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Agents’ Compulsory Qualifications: politicians to meet group this week

The chair of the working group introducing mandatory examinations and qualifications for estate and letting agents says senior politicians will meet with the group this week.

Lord Best chaired the Regulation of Property Agents working group, which published its findings at the end of the summer last year.

This week there is to be what he described as “a reunion” of the group, to meet the current Secretary of State for Housing, Communities and Local Government, Robert Jenrick, and the housing minister Esther McVey, amongst others.


McVey has been the ‘lead politician’ on increased regulation of agents, although she has only been in place since the end of July - much the same time as RoPA published it report.

There is also widespread speculation that there will be a government reshuffle announced shortly, which may affect McVey’s and Jenrick’s positions. 

Last week Lord Best insisted that the RoPA recommendations would come to fruition, although it may take two years for the appropriate legislation to be passed.

The recommendations were:

- a new regulator for the industry; it is so far uncertain how this will work in tandem with existing bodies such as the TPO, NAEA and ARLA;

- mandatory qualifications for agents and all those in ‘consumer facing’ positions dealing with buyers, sellers, landlords or tenants;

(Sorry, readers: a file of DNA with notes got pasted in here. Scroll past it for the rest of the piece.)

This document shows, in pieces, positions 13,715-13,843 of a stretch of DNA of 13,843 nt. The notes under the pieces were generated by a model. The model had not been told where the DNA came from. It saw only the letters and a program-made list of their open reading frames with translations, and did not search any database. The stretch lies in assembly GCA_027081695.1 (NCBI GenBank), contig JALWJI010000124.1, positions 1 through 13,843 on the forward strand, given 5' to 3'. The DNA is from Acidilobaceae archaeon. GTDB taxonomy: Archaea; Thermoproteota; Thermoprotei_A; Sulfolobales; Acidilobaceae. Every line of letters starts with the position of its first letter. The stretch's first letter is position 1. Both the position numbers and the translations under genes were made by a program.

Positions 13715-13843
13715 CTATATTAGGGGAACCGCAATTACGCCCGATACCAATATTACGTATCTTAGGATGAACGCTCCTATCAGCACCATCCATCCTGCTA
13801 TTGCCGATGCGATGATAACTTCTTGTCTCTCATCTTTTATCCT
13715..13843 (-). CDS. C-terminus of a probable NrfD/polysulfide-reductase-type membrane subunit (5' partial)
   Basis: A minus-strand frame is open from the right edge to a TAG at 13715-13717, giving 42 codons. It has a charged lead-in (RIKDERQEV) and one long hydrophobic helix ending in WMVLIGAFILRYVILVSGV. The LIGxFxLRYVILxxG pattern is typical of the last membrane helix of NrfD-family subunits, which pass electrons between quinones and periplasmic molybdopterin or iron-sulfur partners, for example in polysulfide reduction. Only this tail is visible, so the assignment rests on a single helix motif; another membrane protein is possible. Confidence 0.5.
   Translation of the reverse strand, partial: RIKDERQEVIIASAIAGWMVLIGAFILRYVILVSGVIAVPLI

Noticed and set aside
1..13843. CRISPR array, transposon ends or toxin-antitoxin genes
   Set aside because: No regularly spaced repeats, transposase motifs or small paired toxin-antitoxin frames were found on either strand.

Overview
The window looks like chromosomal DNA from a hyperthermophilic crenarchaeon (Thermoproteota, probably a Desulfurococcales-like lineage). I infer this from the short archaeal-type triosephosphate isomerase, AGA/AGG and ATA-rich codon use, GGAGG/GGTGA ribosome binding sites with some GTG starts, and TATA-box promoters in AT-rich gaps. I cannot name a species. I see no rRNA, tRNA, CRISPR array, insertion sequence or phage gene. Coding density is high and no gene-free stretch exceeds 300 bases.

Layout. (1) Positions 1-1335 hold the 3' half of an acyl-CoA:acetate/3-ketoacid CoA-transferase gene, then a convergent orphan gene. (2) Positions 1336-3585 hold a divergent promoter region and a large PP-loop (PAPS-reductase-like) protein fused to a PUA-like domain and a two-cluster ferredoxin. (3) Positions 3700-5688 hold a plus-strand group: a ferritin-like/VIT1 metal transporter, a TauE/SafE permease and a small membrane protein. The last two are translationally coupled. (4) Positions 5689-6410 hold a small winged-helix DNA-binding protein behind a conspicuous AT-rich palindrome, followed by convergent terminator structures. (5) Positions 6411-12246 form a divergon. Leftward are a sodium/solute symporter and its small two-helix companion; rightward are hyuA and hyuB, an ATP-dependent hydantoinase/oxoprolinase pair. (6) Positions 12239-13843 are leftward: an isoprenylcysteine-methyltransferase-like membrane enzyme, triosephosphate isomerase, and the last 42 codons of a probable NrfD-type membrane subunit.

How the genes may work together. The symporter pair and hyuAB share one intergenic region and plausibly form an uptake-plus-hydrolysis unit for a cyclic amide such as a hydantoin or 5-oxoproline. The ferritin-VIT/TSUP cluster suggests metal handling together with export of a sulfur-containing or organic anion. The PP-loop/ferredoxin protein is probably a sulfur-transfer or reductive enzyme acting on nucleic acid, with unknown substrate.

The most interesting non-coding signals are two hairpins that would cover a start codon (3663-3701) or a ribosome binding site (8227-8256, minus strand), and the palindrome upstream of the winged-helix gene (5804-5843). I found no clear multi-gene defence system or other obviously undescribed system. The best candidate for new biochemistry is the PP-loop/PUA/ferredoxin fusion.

- whatever their previous experience agents will have to secure qualifications, so there will be no so-called ‘grandfathering’;

- every qualified agent would become ‘licensed’ and only license holders would be able to engage in a list of ‘reserved activities’ - core selling or letting activities;

- there will be substantial penalties for any agent without qualifications who attempts to undertake ‘reserved activities’;

- there will be a new industry Code of Practice with specifics to be worked out by current trade bodies such as the NAEA, ARLA, TPO and others;

- the regulator will be in place within two years and qualifications would roll out from that time.

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    Therefore any agent over 50 will lose their jobs despite having years of experience in helping buyers to find their ideal homes.
    And how exactly are you going to get a job in the industry unless you already have the qualification?
    Only the valuation of properties and the subsequent completion of the sale requires a qualification
    Thank you very much Ester McVey MP for making me redundant at 61


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